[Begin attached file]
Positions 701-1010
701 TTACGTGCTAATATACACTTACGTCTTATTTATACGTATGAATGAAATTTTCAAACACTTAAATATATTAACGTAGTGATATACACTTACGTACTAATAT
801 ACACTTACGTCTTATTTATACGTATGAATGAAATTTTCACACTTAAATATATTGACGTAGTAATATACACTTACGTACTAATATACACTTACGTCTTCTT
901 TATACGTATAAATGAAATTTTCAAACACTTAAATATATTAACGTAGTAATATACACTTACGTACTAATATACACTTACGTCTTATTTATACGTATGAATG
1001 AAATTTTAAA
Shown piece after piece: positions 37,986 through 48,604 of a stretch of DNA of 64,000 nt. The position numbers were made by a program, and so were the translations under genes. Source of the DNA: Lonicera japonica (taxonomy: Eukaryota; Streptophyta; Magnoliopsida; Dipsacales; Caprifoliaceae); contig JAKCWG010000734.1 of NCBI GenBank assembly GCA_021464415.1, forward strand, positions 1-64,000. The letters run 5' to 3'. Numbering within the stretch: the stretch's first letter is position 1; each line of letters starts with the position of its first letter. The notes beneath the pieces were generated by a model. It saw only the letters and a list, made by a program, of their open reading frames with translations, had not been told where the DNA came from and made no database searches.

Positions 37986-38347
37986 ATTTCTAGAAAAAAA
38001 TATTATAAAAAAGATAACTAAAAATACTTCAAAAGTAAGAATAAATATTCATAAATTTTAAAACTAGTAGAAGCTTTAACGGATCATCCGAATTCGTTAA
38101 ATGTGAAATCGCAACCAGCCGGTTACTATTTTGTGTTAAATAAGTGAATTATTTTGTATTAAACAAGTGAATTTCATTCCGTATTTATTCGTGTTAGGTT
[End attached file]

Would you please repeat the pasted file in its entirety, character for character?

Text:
Positions 701-1010
701 TTACGTGCTAATATACACTTACGTCTTATTTATACGTATGAATGAAATTTTCAAACACTTAAATATATTAACGTAGTGATATACACTTACGTACTAATAT
801 ACACTTACGTCTTATTTATACGTATGAATGAAATTTTCACACTTAAATATATTGACGTAGTAATATACACTTACGTACTAATATACACTTACGTCTTCTT
901 TATACGTATAAATGAAATTTTCAAACACTTAAATATATTAACGTAGTAATATACACTTACGTACTAATATACACTTACGTCTTATTTATACGTATGAATG
1001 AAATTTTAAA
Shown piece after piece: positions 37,986 through 48,604 of a stretch of DNA of 64,000 nt. The position numbers were made by a program, and so were the translations under genes. Source of the DNA: Lonicera japonica (taxonomy: Eukaryota; Streptophyta; Magnoliopsida; Dipsacales; Caprifoliaceae); contig JAKCWG010000734.1 of NCBI GenBank assembly GCA_021464415.1, forward strand, positions 1-64,000. The letters run 5' to 3'. Numbering within the stretch: the stretch's first letter is position 1; each line of letters starts with the position of its first letter. The notes beneath the pieces were generated by a model. It saw only the letters and a list, made by a program, of their open reading frames with translations, had not been told where the DNA came from and made no database searches.

Positions 37986-38347
37986 ATTTCTAGAAAAAAA
38001 TATTATAAAAAAGATAACTAAAAATACTTCAAAAGTAAGAATAAATATTCATAAATTTTAAAACTAGTAGAAGCTTTAACGGATCATCCGAATTCGTTAA
38101 ATGTGAAATCGCAACCAGCCGGTTACTATTTTGTGTTAAATAAGTGAATTATTTTGTATTAAACAAGTGAATTTCATTCCGTATTTATTCGTGTTAGGTT